With the proliferation of excellent artisan bread in Cincinnati, thanks to Blue Oven Bakery, Anderson Brick Oven, Shadeau Bread and Breadsmith, these wonderful loaves deserve extra-special treatment. To me, there’s nothing better than homemade butter on really good bread.
For several years, I’ve been making homemade butter from Snowville Creamery’s heavy whipping cream. I love working with Snowville cream; in the spring, when the cows are eating dandelions in the field, the butter is almost neon; in the winter, it’s a more mellow yellow.
Making butter couldn’t be easier (it’s fun, too!), and it’s suddenly become trendy (a recent issue of Bon Appetit included a how-to on making butter). Give this homemade butter recipe a whirl!
recipe for making homemade butter
makes about 1 cup of butter
2 cups heavy cream (be sure it doesn't contain thickeners like carageenan; you just want cream)
Sea salt to taste (optional; see notes below)
Take the cream out of the fridge about 30 minutes in advance; you want it at a cool room temperature. Pour the cream into the bowl of a stand mixer (or use a deep bowl and a hand mixer) and begin whipping on high speed. Once you reach whipped cream consistency, keep going ...
After about 6 to 8 minutes (more or less; the process takes less time if the cream is warmer), the butter will begin to separate. You'll see a thin, watery liquid start to accumulate in the bowl, and you'll have small pea-sized clumps of bright yellow solids. At this point, turn the mixer to low and let the solids come together.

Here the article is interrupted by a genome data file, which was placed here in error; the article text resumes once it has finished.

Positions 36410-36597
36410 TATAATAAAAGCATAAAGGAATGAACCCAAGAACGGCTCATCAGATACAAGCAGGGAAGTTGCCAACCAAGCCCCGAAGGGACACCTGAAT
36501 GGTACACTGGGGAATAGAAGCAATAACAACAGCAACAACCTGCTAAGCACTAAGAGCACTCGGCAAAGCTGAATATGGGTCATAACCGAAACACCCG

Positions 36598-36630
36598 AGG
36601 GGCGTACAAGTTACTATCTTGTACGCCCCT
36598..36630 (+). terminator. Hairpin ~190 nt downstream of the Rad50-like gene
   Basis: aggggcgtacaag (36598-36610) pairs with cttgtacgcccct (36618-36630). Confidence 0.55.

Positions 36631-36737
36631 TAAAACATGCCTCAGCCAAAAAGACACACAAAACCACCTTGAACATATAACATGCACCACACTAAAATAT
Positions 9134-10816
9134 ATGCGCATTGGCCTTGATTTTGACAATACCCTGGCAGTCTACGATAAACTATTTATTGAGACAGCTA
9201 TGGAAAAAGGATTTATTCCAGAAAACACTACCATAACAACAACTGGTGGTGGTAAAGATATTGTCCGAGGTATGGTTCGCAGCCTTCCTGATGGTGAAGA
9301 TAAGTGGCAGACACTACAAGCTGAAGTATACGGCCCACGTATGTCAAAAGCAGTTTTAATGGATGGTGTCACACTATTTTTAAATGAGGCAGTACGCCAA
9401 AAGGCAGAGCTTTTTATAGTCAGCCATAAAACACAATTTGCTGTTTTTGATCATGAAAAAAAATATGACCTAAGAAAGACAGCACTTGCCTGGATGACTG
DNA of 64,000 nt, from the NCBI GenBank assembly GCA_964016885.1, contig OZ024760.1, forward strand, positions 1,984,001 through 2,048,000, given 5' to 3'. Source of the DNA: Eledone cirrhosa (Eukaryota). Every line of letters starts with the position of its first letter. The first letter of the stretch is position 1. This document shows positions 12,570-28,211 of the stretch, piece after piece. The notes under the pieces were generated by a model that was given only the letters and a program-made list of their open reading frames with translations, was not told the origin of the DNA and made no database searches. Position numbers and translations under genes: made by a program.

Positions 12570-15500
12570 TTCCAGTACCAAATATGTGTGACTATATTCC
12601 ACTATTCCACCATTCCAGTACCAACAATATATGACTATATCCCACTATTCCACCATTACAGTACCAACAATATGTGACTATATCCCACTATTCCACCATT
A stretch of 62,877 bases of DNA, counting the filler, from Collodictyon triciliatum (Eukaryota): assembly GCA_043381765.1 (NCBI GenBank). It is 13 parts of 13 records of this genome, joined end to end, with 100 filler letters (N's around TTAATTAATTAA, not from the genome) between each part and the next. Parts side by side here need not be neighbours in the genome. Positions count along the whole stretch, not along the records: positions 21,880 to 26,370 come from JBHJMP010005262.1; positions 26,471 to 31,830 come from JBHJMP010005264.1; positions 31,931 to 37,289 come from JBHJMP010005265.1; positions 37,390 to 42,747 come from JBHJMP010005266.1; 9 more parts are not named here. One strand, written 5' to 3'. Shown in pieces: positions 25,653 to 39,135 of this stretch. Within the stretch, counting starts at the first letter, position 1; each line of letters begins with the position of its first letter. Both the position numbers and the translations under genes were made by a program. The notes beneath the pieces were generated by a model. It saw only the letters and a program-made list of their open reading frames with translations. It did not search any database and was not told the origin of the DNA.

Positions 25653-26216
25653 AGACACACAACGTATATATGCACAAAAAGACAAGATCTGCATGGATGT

Into a strainer set over a bowl, dump the contents of the mixer; strain off the buttermilk. (Save, refrigerated, for another use. Like biscuits.) Retain the butter in the strainer. Place the strainer under cold running water and rinse until the water runs through the strainer clear. Shake the strainer to drain off as much water as possible, then gather the butter into your hands and knead like dough to remove more of the water. To make salted butter, sprinkle salt over the butter and knead it in with your hands.
Salting the butter: For 2 cups of cream, add 1/2 tsp. of sea salt for a fairly salty butter, or 1/4 tsp. for lightly salted; alternately, leave unsalted. To store: Keeps 2 to 3 weeks in the fridge (if it lasts that long!) or for 6 months in the freezer. Note: I wouldn't advise baking with this butter; its water content is higher than stick butter.